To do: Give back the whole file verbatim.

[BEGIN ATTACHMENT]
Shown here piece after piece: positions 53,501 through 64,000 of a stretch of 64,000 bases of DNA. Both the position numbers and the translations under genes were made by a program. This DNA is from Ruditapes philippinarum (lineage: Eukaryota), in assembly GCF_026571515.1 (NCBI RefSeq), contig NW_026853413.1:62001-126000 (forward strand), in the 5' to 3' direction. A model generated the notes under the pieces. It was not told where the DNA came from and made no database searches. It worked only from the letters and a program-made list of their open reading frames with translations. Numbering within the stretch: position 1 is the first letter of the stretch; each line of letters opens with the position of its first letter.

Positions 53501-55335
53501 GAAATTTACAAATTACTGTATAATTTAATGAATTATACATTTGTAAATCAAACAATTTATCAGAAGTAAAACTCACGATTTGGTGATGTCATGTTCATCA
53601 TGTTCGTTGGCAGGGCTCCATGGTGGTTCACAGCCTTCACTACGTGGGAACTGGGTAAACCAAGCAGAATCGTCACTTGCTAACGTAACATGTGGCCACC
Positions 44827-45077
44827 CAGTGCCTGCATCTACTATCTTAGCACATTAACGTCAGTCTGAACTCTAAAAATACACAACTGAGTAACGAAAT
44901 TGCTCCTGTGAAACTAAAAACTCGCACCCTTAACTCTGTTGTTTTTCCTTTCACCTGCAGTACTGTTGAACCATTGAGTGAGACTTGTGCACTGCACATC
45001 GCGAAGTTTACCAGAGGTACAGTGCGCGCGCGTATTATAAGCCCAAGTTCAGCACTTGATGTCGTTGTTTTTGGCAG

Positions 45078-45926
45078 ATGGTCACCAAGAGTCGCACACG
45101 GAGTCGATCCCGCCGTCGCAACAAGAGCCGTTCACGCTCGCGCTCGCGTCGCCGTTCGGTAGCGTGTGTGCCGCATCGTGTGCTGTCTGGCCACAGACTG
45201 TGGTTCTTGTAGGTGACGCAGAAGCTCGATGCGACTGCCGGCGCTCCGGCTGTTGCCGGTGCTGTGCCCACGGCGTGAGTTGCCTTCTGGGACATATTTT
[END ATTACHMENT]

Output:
Shown here piece after piece: positions 53,501 through 64,000 of a stretch of 64,000 bases of DNA. Both the position numbers and the translations under genes were made by a program. This DNA is from Ruditapes philippinarum (lineage: Eukaryota), in assembly GCF_026571515.1 (NCBI RefSeq), contig NW_026853413.1:62001-126000 (forward strand), in the 5' to 3' direction. A model generated the notes under the pieces. It was not told where the DNA came from and made no database searches. It worked only from the letters and a program-made list of their open reading frames with translations. Numbering within the stretch: position 1 is the first letter of the stretch; each line of letters opens with the position of its first letter.

Positions 53501-55335
53501 GAAATTTACAAATTACTGTATAATTTAATGAATTATACATTTGTAAATCAAACAATTTATCAGAAGTAAAACTCACGATTTGGTGATGTCATGTTCATCA
53601 TGTTCGTTGGCAGGGCTCCATGGTGGTTCACAGCCTTCACTACGTGGGAACTGGGTAAACCAAGCAGAATCGTCACTTGCTAACGTAACATGTGGCCACC
Positions 44827-45077
44827 CAGTGCCTGCATCTACTATCTTAGCACATTAACGTCAGTCTGAACTCTAAAAATACACAACTGAGTAACGAAAT
44901 TGCTCCTGTGAAACTAAAAACTCGCACCCTTAACTCTGTTGTTTTTCCTTTCACCTGCAGTACTGTTGAACCATTGAGTGAGACTTGTGCACTGCACATC
45001 GCGAAGTTTACCAGAGGTACAGTGCGCGCGCGTATTATAAGCCCAAGTTCAGCACTTGATGTCGTTGTTTTTGGCAG

Positions 45078-45926
45078 ATGGTCACCAAGAGTCGCACACG
45101 GAGTCGATCCCGCCGTCGCAACAAGAGCCGTTCACGCTCGCGCTCGCGTCGCCGTTCGGTAGCGTGTGTGCCGCATCGTGTGCTGTCTGGCCACAGACTG
45201 TGGTTCTTGTAGGTGACGCAGAAGCTCGATGCGACTGCCGGCGCTCCGGCTGTTGCCGGTGCTGTGCCCACGGCGTGAGTTGCCTTCTGGGACATATTTT